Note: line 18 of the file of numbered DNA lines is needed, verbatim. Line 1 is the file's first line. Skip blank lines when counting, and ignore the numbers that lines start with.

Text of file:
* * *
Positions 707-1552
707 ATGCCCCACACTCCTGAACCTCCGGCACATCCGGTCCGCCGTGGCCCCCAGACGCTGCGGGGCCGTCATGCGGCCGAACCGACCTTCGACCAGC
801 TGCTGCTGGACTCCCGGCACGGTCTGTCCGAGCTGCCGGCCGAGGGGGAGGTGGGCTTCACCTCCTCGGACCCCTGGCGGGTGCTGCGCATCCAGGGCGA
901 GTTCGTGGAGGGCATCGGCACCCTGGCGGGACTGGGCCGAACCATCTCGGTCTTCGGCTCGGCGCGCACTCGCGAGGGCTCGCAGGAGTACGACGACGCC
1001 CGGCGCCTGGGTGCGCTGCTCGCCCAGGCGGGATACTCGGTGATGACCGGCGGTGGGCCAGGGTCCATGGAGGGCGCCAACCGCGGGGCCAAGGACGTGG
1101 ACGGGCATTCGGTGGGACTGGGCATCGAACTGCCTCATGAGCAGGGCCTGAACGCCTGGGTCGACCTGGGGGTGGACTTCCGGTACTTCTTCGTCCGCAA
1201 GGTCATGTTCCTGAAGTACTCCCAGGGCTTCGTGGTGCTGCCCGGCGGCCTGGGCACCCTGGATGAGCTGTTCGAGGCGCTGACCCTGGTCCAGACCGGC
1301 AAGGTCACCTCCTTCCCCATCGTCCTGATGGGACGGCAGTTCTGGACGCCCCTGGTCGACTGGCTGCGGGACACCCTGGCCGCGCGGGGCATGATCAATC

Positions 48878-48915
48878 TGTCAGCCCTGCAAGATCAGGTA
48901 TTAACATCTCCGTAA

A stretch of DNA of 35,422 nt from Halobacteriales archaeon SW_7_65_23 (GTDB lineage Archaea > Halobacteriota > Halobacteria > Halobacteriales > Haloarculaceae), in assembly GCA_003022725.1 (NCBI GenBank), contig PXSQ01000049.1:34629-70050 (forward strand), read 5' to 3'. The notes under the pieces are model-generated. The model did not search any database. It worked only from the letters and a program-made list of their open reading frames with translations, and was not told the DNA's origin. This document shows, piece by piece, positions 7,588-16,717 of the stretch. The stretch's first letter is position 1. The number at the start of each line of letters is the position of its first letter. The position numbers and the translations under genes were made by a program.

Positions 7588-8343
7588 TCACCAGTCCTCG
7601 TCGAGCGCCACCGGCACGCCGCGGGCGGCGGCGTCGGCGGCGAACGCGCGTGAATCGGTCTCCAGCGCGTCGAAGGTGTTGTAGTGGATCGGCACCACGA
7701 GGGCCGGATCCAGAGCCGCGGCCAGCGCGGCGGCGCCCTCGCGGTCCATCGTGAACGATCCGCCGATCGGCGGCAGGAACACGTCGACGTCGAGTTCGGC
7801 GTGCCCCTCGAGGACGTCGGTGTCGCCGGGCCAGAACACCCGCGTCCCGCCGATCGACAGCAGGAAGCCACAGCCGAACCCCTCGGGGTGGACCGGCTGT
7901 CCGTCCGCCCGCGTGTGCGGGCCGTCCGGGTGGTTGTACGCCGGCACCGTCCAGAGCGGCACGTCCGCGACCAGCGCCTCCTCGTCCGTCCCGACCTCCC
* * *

7901 CCGTCCGCCCGCGTGTGCGGGCCGTCCGGGTGGTTGTACGCCGGCACCGTCCAGAGCGGCACGTCCGCGACCAGCGCCTCCTCGTCCGTCCCGACCTCCC